Jamie Marich, PhD, LPCC-S, LICDC-CS, is a licensed clinical counselor and chemical dependency counselor in Ohio, and the creator of the “Dancing Mindfulness” practice. She travels the world offering continuing education workshops and retreats on issues related to trauma and addiction. She is the author of Trauma Made Simple: Competencies in Assessment, Treatment, and Working with Survivors, Trauma and the Twelve Steps: A Complete Guide to Enhancing Recovery, and EMDR Made Simple: Four Approaches for Using EMDR with Every Client. Her e-mail address is email@example.com.
1. Marich J. Trauma and the Twelve Steps: A Complete Guide to Enhancing Recovery. Warren, Ohio: Cornersburg Media; 2012.
2. Marich J. Trauma Made Simple: Competencies in Assessment, Treatment, and Working with Survivors. Eau Claire, Wis.: PESI Publishing & Media; 2014.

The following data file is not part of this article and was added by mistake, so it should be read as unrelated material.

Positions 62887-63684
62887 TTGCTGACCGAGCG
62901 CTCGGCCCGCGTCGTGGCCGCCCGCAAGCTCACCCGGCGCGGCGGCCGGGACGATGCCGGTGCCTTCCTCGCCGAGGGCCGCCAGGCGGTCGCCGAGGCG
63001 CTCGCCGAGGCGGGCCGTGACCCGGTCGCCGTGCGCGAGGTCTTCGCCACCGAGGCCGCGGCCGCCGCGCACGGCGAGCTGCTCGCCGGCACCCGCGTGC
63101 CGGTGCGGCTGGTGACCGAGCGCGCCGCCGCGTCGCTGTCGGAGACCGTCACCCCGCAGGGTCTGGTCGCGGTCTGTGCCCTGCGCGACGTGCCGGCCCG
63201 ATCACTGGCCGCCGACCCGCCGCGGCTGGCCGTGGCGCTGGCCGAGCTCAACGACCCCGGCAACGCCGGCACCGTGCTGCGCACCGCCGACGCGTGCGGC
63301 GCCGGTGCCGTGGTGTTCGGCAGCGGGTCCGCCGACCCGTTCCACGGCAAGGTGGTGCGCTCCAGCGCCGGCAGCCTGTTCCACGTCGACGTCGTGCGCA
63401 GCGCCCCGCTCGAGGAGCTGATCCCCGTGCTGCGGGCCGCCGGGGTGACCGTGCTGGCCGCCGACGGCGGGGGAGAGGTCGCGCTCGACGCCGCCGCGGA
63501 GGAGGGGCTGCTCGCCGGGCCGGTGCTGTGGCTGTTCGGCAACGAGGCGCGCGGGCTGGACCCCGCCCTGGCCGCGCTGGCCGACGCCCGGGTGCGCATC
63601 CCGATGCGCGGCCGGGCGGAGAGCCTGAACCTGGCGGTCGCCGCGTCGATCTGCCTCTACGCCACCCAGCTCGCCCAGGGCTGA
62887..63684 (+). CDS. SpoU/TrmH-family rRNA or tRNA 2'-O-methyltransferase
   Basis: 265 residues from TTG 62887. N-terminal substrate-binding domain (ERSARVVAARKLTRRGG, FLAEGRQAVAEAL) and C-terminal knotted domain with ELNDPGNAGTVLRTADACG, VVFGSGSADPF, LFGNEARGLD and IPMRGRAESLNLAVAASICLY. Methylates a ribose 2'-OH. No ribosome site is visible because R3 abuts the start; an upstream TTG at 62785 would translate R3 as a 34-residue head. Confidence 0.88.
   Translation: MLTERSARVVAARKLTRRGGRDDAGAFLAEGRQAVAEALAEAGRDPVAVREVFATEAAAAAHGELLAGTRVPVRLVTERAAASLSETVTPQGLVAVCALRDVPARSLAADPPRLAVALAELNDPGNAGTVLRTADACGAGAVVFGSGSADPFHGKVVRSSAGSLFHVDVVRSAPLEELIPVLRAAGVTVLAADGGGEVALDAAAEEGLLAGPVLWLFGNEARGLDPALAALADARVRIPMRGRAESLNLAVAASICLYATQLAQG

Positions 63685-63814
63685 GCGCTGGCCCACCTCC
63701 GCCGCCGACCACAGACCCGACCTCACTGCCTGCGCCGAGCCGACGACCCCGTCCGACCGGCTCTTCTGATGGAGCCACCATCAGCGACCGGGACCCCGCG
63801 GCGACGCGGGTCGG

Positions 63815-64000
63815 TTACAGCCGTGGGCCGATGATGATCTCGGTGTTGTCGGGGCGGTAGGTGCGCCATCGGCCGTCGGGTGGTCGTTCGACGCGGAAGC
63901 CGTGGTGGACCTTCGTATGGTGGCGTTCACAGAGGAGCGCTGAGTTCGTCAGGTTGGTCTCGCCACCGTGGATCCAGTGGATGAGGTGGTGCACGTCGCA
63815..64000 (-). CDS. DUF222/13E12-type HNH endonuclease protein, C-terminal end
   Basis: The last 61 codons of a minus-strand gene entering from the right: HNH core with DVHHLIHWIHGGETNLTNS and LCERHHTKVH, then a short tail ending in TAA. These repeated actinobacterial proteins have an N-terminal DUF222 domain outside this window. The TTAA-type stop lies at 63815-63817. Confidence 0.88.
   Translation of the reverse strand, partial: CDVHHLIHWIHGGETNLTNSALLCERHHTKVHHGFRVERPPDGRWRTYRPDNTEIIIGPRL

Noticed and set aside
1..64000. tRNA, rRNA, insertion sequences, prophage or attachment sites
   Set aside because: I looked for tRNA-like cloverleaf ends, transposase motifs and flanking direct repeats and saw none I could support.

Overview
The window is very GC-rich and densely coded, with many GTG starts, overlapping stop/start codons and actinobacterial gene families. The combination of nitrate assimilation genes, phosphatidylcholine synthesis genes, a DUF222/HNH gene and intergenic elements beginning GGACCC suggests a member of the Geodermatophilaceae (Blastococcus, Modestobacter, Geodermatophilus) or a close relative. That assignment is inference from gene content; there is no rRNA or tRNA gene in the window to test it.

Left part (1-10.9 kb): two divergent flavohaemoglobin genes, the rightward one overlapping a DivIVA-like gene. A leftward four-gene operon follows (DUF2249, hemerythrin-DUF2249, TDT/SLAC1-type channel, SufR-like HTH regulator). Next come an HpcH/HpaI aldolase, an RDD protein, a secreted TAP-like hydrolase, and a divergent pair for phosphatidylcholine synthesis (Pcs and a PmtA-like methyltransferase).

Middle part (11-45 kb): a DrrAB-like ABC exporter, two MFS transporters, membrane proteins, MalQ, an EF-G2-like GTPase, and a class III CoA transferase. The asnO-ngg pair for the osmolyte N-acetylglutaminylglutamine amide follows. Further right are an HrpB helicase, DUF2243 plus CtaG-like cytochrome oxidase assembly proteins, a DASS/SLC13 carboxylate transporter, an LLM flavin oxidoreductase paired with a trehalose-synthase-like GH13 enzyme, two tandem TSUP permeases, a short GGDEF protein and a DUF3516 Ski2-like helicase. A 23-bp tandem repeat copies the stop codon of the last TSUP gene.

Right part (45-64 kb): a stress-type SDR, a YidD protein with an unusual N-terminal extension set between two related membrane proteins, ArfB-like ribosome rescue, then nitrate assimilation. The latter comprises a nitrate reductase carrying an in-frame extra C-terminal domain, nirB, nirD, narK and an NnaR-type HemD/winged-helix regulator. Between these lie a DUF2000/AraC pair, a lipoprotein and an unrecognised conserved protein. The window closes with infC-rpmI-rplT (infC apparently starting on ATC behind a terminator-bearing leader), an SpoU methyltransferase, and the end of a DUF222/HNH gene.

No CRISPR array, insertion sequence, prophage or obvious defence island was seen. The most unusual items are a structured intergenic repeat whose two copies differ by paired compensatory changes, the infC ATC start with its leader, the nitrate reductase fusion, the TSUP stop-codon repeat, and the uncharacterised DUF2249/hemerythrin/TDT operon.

3. Shonin E, Van Gordon W, Griffiths MD. Mindfulness based interventions: towards mindful clinical intervention. Frontiers Psychol 2013; doi: 10.3389/fpsyg.2013.00194
4. Kabat-Zinn J. Mindfulness for Beginners: Reclaiming the Present Moment—and Your Life. Boulder, Colo.: Sounds True Books; 2011.
5. Kabat-Zinn J Wherever You Go, There You Are (10th anniversary edition). New York City: Hyperion; 2005.
6. Porges S. The Polyvagal Theory: Neurophysiological Foundations of Emotions, Attachment, Communication, and Self-Regulation. New York City: W. W. Norton & Co.; 2011.
7. Graham L. Bouncing Back: Rewiring Your Brain for Maximum Resilience and Well-Being. New World Library; 2013.
8. Bowen S, Chawla N, Marlatt GA. Mindfulness-Based Relapse Prevention for Addictive Behaviors: A Clinician’s Guide. New York City: The Guilford Press; 2010.
9. Eberth J, Sedlmeier P. The effects of mindfulness meditation: a meta-analysis. Mindfulness 2012;3:174-89.
10. Marich J. Creative Mindfulness: 20+ Strategies for Recovery and Wellness. Warren, Ohio: Mindful Ohio; 2013.